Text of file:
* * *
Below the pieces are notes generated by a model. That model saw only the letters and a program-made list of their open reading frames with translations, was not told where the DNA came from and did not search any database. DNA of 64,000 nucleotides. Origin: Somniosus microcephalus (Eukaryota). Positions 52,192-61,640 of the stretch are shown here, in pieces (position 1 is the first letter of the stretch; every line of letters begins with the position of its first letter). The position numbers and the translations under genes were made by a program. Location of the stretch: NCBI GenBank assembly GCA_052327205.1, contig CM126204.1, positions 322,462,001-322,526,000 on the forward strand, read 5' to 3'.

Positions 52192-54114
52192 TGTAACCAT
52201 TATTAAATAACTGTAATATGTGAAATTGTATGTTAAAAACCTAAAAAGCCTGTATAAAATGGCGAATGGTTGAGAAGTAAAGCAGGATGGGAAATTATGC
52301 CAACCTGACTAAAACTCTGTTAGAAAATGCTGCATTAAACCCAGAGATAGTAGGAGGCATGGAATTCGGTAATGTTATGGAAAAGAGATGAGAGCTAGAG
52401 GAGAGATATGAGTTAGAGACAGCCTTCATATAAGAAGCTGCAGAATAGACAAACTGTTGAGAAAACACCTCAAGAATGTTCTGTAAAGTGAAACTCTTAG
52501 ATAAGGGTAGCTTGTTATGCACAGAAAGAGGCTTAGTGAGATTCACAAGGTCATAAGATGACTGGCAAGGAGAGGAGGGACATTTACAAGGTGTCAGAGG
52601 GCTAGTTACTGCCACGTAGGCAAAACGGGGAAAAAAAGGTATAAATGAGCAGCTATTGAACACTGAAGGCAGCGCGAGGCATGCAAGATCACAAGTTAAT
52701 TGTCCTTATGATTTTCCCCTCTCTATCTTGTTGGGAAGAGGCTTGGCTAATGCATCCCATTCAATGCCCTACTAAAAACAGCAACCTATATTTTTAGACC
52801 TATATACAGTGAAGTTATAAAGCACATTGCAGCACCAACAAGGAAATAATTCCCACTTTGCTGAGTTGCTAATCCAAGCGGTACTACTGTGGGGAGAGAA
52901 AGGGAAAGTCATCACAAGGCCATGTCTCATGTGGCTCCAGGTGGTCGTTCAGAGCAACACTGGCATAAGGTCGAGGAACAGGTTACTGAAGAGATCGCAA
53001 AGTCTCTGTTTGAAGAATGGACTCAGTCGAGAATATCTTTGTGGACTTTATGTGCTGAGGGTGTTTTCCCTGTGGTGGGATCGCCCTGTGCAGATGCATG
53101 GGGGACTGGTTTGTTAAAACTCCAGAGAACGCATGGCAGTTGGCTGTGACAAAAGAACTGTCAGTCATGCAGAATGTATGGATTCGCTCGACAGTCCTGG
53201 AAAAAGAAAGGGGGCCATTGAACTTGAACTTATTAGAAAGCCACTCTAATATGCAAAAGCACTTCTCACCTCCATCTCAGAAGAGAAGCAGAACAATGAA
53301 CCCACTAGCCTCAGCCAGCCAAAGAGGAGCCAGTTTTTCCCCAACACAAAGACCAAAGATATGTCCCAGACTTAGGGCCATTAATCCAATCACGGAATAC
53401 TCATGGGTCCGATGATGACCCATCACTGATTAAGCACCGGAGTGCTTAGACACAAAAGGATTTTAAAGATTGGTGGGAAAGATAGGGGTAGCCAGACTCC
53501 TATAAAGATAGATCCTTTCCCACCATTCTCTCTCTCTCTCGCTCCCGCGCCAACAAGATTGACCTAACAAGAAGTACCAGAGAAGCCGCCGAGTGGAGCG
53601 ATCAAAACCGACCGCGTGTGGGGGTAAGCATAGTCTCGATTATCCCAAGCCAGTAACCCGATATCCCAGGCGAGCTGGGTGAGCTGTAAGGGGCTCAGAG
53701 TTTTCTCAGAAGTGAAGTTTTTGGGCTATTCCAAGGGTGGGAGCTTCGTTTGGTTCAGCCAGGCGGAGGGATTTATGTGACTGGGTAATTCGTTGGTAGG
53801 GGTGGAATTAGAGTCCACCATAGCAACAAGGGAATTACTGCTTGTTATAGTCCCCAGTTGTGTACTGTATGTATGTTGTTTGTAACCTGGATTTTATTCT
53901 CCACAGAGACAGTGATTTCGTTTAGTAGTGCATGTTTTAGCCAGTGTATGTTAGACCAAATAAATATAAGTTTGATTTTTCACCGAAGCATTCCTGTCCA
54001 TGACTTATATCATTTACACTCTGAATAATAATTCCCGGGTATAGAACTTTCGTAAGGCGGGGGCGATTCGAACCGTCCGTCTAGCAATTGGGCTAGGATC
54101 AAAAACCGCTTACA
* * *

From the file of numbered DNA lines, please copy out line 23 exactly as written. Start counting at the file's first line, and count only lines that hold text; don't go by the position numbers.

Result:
54101 AAAAACCGCTTACA